What is it with the magic letter ‘P?’ Perhaps it’s the fashionable letter these days for ‘collections of corruption,’ which would suggest an alternative ‘C.’
It all matters little in the scheme of things
The Panama Papers (11.5 million leaked documents or 2.6 terabytes of data) shook the world in April of 2016.
But that was the cruel and evil financial world of five years ago. Surely heads would fall, empires be exposed to litigation and loopholes be plastered over. Where’s a plasterer when you need one?
What actually fell was Mossack Fonseca, the financial firm that enabled this quiet little shady cove of convenience. Its clients fled, it quickly slipped beneath the waters of obfuscation, and everyone counted their profits as new entities took over old responsibilities.
Then came the Paradise Papers, the major leak of a year later, promising
“a major global collaboration reveals secrets from one of the world’s most prestigious offshore law firms, a specialized trust company and 19 company registries in secrecy jurisdictions.”
Wow. What a difference a year makes. Someone finally closing in on how the rich and famous maintain their wealth and fame.
Hmmm… Actually, the rich and famous, along with the corrupt and infamous, shrugged their famous and infamous shoulders and moved on.
So, now we have the real deal
Yep, third time a charm. Almost as exciting as a baseball game in the ninth inning, with two out, the tying run on second base and a pinch-hitter at bat.
The International Consortium of Investigative Journalists (ICIJ) has come to bat and is staring down the monied world’s ace pitcher, with a count of 3 balls and 2 strikes. The crowd is hushed and breathless. The pitch is on its way.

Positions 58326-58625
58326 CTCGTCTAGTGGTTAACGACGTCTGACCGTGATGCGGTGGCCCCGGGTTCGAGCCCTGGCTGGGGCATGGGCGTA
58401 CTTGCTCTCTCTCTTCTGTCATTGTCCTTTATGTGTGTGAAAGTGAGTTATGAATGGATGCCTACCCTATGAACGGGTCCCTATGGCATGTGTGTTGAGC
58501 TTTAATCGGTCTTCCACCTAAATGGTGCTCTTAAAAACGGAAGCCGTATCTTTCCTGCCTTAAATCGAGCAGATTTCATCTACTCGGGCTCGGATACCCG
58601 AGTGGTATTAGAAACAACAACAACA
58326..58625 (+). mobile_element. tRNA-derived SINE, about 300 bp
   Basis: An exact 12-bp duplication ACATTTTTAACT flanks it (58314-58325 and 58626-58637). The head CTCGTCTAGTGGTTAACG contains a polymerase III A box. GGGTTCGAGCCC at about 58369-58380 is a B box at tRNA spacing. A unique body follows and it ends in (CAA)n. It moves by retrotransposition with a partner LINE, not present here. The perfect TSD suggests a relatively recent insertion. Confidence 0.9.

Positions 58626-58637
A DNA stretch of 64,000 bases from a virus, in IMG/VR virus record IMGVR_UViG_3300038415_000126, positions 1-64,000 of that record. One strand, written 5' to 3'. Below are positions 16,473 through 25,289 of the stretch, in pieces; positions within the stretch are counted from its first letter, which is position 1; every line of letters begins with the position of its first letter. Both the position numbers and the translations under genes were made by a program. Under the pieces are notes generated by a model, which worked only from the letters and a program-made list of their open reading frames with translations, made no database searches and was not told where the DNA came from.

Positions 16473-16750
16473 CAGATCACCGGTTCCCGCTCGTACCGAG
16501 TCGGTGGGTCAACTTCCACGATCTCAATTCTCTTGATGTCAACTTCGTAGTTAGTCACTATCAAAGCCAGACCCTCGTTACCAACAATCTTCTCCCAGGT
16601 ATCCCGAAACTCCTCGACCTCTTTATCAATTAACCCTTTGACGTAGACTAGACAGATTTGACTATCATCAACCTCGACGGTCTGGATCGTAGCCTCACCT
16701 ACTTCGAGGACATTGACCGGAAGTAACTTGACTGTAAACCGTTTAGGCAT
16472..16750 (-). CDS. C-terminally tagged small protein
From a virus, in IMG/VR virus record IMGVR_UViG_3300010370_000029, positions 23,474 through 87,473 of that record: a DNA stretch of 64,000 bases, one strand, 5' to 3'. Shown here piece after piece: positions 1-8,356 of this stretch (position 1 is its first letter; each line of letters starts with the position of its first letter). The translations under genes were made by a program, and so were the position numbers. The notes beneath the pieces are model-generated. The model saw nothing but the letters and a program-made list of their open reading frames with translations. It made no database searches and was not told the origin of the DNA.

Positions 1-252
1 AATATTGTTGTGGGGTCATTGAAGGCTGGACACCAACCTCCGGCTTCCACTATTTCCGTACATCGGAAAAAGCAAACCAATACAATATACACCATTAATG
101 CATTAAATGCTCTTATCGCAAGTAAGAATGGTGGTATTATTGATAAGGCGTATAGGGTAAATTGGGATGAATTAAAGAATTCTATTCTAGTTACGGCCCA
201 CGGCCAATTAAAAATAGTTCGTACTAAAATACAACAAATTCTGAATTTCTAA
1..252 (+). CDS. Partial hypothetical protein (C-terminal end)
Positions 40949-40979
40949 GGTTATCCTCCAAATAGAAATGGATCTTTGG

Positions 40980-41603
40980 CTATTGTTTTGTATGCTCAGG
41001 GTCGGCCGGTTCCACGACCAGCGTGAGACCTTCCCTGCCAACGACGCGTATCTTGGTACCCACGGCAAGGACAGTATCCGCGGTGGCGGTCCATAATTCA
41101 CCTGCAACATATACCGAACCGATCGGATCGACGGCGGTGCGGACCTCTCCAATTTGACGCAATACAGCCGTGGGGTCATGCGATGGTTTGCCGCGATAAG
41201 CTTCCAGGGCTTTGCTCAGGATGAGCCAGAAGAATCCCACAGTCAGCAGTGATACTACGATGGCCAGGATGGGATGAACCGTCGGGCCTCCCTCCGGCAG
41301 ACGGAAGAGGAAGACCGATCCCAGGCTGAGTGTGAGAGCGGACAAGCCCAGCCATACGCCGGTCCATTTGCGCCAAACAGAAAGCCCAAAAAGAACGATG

Will it be terror in the hearts of the legally advantaged, but morally questionable? Will a base-hit bring in the winning run for honesty and fair play? The batter crouches, and sets his shoulder.
…and misses. Strike three. He’s out. Game over.
A Chicago-Cubs baseball team moment
My hometown Chicago Cubs waited 108 years before they finally clinched a World Series win in 2016.
I grew up a Cub fan. For decade upon decade, I heard the same refrain…maybe next year. But next year never seemed to come and we paid our money to go to Wrigley Field and watch whoever came to town that week kick the Cubbie’s asses. It was, after all, a sunny afternoon and Wrigley Field was (and still pretty much is) the loveliest baseball venue in America.
Yet it happened. And, remarkably, it happened in my lifetime. Tough to measure the time between wins in lifetimes, but 108 years certainly fills the definition.
In the 2016 World Series of Baseball, the Chicago Cubs played the Cleveland Indians. Metaphorically, when has an Indian ever had trouble beating any kind of cub? A Cub is a baby, right?
Magically, this best-of-seven game contest went all the way to Game Seven, tied three and three. In one of the most dramatic games I’ve ever watched, the Cubs clinched the win in the 10th inning.
Is it finally the 10th inning for global wealth inequality?
Who knows? But America was behind in the early innings (Panama Papers) and still lagging after eight (Paradise Papers). Yet if America’s favorite losers, the Chicago Cubs, could tie the score in the 9th, and send the World Series to extra innings—and win–anything is possible.
It’s been 108 years and more since American labor moved out of the shadows and formed a middle class, only to lose their hard-won advantage in the aftermath of the Reagan presidency and a passion for globalization.
Will we step up to the plate with the Pandora Papers?
I would guess not, but I’d be delighted to be proven wrong.
Image Credit: ICIJ.com